Recently, a national outlet published a report that the Food and Drug Administration (FDA) and the U.S. Centers for Disease Control and Prevention (CDC) issued recalls for bagged salads. The bagged salad mixes contained a microscopic parasite linked to an outbreak of intestinal illnesses in many Midwestern states. As a precaution to consumers, some retailers voluntarily recalled the mixes in Indiana. The agencies are also advising Indiana consumers to throw out their salad mixes if they are unsure of its origins. Individuals who suffer adverse effects after eating potentially harmful food items should contact an Indiana product liability attorney to discuss their rights and remedies.
Many consumers began getting sick from May to mid-June. The affected consumers ranged from 16 years old to 92 years old. The CDC explained that the microscopic parasite often contaminates water and food resulting in Cyclosporiasis. This intestinal infection typically causes diarrhea, cramping, and fatigue. Although these conditions may be treated with antibiotics, medically fragile individuals may suffer severe and long-term consequences, including hospitalization and death.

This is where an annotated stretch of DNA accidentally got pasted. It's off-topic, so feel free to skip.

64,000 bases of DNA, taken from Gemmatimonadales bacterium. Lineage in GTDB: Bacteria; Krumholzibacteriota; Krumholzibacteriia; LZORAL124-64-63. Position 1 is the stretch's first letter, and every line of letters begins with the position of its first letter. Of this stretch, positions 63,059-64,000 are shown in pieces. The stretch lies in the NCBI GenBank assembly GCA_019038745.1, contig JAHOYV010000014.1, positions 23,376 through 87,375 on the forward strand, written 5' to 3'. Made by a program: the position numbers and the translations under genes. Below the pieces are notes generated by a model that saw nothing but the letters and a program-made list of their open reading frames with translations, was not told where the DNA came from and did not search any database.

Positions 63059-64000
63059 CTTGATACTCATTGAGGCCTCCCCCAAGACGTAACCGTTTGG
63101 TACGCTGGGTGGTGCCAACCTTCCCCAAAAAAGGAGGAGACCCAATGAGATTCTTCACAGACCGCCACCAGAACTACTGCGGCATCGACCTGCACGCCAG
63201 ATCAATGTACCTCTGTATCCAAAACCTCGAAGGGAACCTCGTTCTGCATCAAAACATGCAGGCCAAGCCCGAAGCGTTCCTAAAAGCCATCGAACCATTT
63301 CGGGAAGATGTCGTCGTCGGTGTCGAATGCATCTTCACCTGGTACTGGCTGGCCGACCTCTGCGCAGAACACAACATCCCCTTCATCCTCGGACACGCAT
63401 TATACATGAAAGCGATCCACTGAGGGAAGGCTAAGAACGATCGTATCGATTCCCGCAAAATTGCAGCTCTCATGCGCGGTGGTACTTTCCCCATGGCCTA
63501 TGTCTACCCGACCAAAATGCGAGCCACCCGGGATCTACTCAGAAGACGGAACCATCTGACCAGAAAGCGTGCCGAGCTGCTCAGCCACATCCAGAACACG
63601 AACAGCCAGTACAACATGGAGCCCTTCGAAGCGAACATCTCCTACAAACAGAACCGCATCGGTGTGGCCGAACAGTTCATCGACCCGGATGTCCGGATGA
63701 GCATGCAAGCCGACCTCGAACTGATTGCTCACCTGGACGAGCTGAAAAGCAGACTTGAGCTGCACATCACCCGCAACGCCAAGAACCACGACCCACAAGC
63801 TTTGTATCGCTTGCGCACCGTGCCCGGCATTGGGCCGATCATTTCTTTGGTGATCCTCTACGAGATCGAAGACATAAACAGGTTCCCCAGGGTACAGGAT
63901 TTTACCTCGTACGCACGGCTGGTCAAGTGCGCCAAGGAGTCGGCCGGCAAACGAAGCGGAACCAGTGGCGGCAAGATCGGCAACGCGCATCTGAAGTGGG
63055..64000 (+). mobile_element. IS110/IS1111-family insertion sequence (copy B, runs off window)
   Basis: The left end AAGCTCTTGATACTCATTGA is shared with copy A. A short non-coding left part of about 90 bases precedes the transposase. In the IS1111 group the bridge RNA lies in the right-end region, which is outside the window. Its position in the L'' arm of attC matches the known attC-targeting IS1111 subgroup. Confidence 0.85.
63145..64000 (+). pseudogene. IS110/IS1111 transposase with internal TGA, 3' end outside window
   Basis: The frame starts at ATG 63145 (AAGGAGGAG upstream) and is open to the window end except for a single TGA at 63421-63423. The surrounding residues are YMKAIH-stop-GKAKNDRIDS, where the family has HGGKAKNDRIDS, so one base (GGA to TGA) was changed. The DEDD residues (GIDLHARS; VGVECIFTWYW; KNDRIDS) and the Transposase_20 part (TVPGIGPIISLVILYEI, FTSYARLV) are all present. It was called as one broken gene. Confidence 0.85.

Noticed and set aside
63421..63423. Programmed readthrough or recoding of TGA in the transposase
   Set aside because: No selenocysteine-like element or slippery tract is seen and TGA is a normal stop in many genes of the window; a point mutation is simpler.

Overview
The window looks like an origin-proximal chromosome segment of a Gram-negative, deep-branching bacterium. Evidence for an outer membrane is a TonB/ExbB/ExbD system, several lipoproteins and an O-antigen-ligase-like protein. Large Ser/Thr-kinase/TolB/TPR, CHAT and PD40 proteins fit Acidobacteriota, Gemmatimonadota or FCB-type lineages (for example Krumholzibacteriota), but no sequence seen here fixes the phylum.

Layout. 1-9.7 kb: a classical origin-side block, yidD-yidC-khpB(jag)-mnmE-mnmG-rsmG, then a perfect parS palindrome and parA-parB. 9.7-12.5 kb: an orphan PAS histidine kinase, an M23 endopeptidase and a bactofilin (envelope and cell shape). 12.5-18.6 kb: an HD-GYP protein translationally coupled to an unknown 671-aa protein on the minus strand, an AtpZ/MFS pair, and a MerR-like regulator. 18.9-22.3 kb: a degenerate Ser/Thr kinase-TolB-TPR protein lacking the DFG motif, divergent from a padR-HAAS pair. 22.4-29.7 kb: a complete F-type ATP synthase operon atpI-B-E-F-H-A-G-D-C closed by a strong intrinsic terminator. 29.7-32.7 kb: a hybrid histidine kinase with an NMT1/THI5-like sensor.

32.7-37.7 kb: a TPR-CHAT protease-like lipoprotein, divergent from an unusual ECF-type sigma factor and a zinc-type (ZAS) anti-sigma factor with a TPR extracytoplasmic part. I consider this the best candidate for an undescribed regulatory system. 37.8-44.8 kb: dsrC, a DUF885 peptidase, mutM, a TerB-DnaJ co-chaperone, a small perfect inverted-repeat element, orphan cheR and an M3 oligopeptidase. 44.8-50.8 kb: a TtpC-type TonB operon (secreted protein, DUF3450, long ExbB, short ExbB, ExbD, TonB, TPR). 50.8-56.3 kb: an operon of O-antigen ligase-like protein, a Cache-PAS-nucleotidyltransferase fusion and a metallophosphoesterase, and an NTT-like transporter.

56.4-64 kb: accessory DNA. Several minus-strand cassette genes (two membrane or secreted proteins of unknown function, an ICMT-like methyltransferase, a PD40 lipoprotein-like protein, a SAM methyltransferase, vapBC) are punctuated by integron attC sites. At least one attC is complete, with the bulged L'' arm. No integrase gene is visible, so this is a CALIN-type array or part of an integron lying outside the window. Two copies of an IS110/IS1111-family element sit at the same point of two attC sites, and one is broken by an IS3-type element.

Microbiologists explain that they are not positive what causes these outbreaks, but it is likely related to the quality of the water used to farm the produce. In many cases, the water is contaminated with fecal matter. However, regardless of what caused the parasite, there is a clear indication that there was a breakdown in quality-control. In these situations, Indiana injury victims should hold all liable parties responsible for their injuries and resulting damages.